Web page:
• The famous Simpsons episode "Homer's Enemy" is a deconstruction of the general weirdness and insanity of its setting, based around the premise of What if a real-life, normal person had to enter Homer's universe and deal with him? Frank Grimes, a relatively humorless but hard-working man who is still forced to live cheaply despite working almost his entire life, encounters Homer on the job at the nuclear power. You can imagine what happens next - the result is funny, but also disturbing and very dark upon further reflection (one of the darkest Simpsons episodes ever made).
    • At one point, Homer is about to drink a beaker of sulfuric acid when Grimes stops him. Grimes reacts exactly as we would expect a normal person to react -- he's visibly freaked out, and when Homer blows off the danger with laughter, he shouts, " Stop laughing,you imbecile! Do you realize how close you just came to killing yourself?!" A series of such incidents ultimately drives Frank Grimes into insanity and death.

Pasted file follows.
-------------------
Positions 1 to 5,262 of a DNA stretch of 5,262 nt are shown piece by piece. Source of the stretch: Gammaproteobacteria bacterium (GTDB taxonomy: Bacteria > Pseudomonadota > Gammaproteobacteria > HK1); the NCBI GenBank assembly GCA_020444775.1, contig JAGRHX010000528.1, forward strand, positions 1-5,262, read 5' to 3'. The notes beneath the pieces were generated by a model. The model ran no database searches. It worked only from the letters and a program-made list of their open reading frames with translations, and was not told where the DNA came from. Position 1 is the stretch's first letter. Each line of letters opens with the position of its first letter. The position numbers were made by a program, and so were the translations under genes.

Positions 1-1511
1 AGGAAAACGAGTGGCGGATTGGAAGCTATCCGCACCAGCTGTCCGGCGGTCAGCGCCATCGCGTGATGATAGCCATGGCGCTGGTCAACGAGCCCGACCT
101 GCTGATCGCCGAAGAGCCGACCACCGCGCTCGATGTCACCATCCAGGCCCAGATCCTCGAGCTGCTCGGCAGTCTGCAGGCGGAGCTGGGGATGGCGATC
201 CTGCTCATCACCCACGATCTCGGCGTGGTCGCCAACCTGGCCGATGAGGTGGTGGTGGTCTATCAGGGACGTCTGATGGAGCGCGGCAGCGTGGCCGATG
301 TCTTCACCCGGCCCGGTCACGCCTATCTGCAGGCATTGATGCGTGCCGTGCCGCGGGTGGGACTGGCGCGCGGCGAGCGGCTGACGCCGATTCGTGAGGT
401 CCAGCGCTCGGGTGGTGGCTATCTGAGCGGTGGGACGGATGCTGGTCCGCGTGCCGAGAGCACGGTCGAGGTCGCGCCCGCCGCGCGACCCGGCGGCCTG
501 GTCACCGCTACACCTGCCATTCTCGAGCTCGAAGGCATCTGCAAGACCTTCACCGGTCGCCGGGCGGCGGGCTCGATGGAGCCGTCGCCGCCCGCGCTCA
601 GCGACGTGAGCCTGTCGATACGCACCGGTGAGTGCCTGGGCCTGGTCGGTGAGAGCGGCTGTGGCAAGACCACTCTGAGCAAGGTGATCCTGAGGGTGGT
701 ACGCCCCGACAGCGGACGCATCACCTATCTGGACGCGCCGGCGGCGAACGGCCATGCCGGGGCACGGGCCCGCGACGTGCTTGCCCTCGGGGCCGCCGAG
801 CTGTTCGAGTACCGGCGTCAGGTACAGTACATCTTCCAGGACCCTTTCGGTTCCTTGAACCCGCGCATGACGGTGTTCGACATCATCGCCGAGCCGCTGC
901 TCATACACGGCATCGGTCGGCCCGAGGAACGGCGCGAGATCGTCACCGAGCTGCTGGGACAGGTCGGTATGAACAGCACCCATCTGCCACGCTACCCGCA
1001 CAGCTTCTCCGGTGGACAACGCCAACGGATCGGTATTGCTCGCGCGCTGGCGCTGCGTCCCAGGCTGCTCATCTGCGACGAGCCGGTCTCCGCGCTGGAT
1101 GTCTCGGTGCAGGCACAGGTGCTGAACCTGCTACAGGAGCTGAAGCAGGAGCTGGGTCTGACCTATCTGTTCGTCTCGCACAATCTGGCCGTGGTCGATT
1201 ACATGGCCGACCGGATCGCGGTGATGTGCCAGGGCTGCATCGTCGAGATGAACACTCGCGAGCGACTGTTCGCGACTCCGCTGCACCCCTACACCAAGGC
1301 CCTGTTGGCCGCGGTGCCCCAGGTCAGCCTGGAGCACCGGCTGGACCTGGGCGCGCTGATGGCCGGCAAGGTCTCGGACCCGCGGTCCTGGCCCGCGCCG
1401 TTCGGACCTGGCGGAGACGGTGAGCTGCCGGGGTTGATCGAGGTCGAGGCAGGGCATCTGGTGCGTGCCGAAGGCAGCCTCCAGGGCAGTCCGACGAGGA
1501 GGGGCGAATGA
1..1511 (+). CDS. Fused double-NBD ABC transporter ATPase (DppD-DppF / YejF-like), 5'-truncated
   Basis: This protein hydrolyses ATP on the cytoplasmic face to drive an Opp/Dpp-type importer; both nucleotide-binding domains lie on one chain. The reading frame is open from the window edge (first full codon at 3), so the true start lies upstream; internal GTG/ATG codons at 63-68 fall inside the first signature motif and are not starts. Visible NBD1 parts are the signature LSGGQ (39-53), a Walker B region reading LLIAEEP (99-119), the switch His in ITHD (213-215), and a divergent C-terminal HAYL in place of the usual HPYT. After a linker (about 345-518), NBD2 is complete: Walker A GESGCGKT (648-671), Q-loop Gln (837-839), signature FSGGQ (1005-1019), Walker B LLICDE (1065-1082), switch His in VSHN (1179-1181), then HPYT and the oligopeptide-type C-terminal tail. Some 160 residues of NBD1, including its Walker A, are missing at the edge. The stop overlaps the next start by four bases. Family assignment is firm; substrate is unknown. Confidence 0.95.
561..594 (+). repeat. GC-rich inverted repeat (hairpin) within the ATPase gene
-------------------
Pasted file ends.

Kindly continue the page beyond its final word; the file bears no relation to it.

• The Ed, Edd n Eddy episode "1+ 1=Ed" is a deconstruction of how cartoons work, similar to Duck Amuck.
  • Iron Man: Armored Adventures offers an interesting take on the teenage superhero genre in the fact the hero really couldn't care any less about school or fitting in, claiming it's a waste of time and instead stating that his work as a hero is more important. He then proceeds to cheat on his tests and homework in order to pass, since him being a hero gives him the latitude to do so, and high school is meaningless and doesn't matter once you graduate.
  • "Epilogue" of Justice League Unlimited can be taken as a deconstruction of the superhero genre, by having a woman deliberately make Terry McGinnis a superhero by killing his parents and replacing his dad's DNA with the DNA of Bruce Wayne, all in response to Batman growing older. It fits both invoked and deconstructed, because it shows the horrible consequences of making a superhero, as well as the kind of monster you would have to be to do it (killing innocent people to do something that might achieve a goal).